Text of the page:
Review: Apparat — Capri-Revolution

Soundtracks: Capri-Revolution
Apparat (It’s Complicated / Mute Records)

German electronic musician Sascha Ring, known by the moniker Apparat, and his long-time collaborator Philipp Thimm have released the first of their soundtracks series: Capri-Revolution. Composed for Mario Martone’s 2018 Italian-French drama of the same name, the score combines acoustic strings with Apparat’s more recognisable abrasive electronic sound.

Capri-Revolution captures the central theme of the film: conflict between tradition and progress. La Gravidanza, one of the album’s strongest tracks, is an unorthodox harmony of futuristic electronic glitches and a more traditional deep cello, representing this ideological struggle.

Apparat — Soundtracks: Capri-Revolution album cover

Reflecting Ring’s desire to “design sounds rather than beats”, tracks like Silia, Plidoh and EC Blip never quite reach a climax. Instead, they gently fade away, an approach that is well-suited to the film’s beautiful sweeping shots of Capri, Gaeta and Cilento.

Ring is no stranger to the big screen. His music has been used in ski films, such as Light The Wick and A Few Words, and in more mainstream entertainment like Skins, Breaking Bad and Taken 3. You may also recognise Ring as one half of Moderat, his collaboration with Modeselektor.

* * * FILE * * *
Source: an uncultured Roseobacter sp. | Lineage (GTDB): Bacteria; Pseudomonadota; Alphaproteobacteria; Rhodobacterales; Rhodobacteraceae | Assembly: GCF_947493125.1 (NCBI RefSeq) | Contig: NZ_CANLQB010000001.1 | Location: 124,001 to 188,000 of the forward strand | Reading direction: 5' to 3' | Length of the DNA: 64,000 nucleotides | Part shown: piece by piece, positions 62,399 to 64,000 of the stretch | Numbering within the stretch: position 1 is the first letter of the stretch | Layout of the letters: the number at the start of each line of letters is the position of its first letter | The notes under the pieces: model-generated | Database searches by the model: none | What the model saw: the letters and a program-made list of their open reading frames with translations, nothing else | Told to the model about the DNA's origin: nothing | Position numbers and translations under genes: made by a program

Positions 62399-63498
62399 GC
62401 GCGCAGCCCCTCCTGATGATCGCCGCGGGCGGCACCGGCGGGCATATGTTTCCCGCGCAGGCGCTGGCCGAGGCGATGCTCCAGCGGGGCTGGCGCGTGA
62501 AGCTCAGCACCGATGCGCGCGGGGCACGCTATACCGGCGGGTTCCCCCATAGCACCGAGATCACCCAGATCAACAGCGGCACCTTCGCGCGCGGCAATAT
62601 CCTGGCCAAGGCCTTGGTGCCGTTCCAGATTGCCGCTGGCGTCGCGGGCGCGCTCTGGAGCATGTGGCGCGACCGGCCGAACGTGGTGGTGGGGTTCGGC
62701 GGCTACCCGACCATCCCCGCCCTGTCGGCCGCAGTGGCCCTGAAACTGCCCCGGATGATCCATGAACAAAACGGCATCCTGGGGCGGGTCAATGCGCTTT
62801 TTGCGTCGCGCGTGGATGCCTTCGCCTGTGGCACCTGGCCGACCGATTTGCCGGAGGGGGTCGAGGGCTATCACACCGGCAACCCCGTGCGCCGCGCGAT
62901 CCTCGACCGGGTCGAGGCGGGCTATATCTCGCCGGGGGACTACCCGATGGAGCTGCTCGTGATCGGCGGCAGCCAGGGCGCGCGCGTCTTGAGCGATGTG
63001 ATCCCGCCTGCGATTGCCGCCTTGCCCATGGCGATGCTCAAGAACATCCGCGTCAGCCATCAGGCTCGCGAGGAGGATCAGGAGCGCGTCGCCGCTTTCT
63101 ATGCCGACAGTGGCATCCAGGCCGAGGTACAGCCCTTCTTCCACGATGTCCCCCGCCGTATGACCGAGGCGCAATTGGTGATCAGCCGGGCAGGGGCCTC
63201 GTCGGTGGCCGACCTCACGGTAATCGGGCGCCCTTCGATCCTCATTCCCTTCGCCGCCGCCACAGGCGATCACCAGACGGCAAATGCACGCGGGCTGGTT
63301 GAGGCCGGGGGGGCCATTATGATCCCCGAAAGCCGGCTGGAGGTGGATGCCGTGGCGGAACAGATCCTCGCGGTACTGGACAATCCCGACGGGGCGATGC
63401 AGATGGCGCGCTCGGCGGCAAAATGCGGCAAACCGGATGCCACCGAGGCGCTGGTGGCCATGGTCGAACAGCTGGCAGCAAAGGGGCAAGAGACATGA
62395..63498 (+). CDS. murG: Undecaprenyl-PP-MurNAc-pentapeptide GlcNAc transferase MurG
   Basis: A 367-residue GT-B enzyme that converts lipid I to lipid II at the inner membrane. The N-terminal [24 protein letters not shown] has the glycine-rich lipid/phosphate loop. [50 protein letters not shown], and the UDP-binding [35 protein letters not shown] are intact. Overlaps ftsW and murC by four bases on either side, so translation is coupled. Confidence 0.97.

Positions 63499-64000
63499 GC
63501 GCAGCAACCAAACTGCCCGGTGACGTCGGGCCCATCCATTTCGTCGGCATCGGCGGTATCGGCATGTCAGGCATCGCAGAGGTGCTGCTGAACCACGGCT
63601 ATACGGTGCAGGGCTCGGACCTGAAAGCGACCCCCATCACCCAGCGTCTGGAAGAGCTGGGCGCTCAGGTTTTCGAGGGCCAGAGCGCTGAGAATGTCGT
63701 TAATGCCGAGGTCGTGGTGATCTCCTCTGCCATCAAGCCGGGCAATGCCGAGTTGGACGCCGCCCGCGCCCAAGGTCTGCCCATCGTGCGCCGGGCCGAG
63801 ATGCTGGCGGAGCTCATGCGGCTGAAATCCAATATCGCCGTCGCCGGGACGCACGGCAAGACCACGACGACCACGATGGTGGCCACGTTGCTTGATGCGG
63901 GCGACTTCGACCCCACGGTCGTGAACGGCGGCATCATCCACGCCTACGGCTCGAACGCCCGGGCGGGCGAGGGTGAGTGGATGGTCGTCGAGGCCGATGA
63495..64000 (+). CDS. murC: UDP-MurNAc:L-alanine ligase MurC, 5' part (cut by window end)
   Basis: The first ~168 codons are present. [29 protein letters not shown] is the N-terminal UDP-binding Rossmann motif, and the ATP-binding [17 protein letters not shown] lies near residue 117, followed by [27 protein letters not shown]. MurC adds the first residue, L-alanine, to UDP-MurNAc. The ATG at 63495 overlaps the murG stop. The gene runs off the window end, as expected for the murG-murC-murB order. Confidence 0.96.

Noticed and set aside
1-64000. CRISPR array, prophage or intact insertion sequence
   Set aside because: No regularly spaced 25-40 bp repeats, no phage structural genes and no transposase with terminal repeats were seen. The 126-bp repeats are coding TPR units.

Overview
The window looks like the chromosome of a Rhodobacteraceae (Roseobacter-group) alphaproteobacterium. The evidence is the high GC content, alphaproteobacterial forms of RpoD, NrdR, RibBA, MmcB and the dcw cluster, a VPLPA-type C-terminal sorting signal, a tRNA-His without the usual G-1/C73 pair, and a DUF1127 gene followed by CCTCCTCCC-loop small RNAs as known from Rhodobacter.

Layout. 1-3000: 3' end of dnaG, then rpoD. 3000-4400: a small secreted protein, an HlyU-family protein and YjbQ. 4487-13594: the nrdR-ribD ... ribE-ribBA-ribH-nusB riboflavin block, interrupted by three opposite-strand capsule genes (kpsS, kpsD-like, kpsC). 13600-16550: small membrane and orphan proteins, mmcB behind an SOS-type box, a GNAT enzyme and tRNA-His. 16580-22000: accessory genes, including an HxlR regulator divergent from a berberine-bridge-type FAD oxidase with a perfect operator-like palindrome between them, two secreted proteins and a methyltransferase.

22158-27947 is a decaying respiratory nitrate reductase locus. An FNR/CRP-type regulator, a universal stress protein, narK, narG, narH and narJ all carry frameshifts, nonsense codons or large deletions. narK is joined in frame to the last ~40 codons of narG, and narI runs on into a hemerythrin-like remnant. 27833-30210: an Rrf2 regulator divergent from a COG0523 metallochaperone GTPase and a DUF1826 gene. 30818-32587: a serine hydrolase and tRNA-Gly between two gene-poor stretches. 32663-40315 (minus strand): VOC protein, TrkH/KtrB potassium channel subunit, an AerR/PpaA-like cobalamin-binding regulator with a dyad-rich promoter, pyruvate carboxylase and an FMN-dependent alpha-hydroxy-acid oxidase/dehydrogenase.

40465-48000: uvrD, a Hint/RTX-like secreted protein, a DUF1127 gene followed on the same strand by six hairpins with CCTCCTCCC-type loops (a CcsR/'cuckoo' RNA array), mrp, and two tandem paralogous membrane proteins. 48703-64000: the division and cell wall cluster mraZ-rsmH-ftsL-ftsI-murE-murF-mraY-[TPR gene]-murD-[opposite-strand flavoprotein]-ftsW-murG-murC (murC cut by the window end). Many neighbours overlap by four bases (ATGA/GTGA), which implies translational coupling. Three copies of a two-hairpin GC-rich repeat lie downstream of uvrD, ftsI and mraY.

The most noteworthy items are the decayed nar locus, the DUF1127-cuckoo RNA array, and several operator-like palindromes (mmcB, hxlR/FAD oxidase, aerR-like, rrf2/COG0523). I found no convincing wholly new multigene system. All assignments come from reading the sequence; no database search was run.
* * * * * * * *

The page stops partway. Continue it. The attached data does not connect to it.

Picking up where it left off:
He won the Picciono Award at the 72nd Venice International Film Fiesta for Martone’s 2014 film, Leopardi, and was nominated for Best Score at the David di Donatello Awards. In an interview with NBHAP, Ring explained: “Film scores are a good opportunity to make money as a musician. Live playing still works, if you don’t have complex tour setups”.

Some tracks like Paestum Neruvola are complex enough to work independently of the film, whilst others seem strangely out of place. Electricity is a minute-long crackle of synth, which in the film makes sense as an accompaniment to a flickering, organically-powered lightbulb, but as a standalone track it struggles.

It is, however, more enjoyable to listen to Capri-Revolution in isolation than to watch the film in its entirety. Despite an admirable lead performance by Marianna Fontana, the dialogue is frequently forced and awkward and rapidly deteriorates as the language shifts uneasily between Italian and English. In fact, the soundtrack is the best thing Martone’s film has to offer.

Apparat doesn’t always hit the mark, but when he does it’s usually quite special. Soundtracks: Capri-Revolution is one of his better albums and worth a listen if you’re looking for cinematic, intelligent dance music.

Journalist and photographer |

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